Rather than consider where people live as a contributing factor to their character, artist Brent Holmes is more interested in which century they inhabit philosophically. It paints a more accurate picture, he says. “It defines how people behave more than anything else.”
It might seem exasperating, placing the everyday in historical context as part of the usual thought process, but it’s how Holmes is wired these days. That’s why his Wasteland Gallery exhibit, Love Is a Product of Habit, celebrates creation without divinity, fueled by ideas of Lucretius and Epicurus, but centered on contemporary objects and landscapes. Abstract and representational, the work looks at “today” through the lens of 2,000-year-old ideas on philosophy and science (that still reign depending on the century in which one lives. Holmes puts America in the late 18th).
Using a Polaroid camera—which allows for flaws, "chaotic variance"—the artist photographed the local landscape and objects within it, scanned and enlarged the images, then went in for the full collision: A series of chance reactions made using paint and brushes, dripped paint, spray paint, resin, other media and whatever else made it into the work (in one case a small crane fly that landed and stuck to the drying resin).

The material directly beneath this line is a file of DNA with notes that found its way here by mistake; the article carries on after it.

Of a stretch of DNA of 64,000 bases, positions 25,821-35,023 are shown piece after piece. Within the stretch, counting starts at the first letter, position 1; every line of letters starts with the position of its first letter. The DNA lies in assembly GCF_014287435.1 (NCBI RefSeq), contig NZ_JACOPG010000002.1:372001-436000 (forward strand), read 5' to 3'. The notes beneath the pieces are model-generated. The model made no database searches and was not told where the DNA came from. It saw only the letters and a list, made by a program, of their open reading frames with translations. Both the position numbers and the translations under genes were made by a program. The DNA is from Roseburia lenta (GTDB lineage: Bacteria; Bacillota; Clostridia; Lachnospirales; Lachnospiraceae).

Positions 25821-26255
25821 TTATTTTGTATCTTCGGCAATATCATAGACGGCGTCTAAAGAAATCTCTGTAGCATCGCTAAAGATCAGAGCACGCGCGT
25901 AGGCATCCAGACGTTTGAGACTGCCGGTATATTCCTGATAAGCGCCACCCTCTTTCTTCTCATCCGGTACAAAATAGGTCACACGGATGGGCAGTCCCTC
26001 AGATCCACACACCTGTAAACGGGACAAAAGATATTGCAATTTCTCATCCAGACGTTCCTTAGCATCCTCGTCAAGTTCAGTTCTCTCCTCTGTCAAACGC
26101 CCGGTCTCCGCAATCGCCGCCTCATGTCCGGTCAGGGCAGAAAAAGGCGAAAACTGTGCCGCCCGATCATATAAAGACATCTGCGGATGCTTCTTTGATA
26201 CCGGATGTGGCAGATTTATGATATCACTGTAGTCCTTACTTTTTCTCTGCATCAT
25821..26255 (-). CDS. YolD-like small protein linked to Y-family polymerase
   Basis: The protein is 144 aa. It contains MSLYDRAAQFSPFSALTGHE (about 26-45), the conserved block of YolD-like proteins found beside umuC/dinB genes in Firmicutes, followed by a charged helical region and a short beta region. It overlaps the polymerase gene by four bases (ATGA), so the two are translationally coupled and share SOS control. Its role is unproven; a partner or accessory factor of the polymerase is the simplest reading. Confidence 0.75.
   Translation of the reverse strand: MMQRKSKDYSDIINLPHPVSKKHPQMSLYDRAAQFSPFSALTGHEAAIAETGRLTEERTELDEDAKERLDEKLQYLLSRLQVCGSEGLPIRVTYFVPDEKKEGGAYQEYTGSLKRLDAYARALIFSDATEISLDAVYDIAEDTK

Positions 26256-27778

The gestural works—as much about process as completion—are crumpled, warped, weighted, textured, glossy (as if “preserved or trapped in amber”) and, in some cases, completely chaotic. But it’s in the disjointed moments and compositions that Holmes sees a depiction of how the universe is and how we came to be, panning out or not panning out based on one undulation or lack thereof. Whether you agree with his theory of creation depends entirely on your century.
Love is a Product of Habit through April 25; Monday-Friday, 10 a.m.-5 p.m. Wasteland Gallery, 1800 Industrial Road, wastelandgallery.com.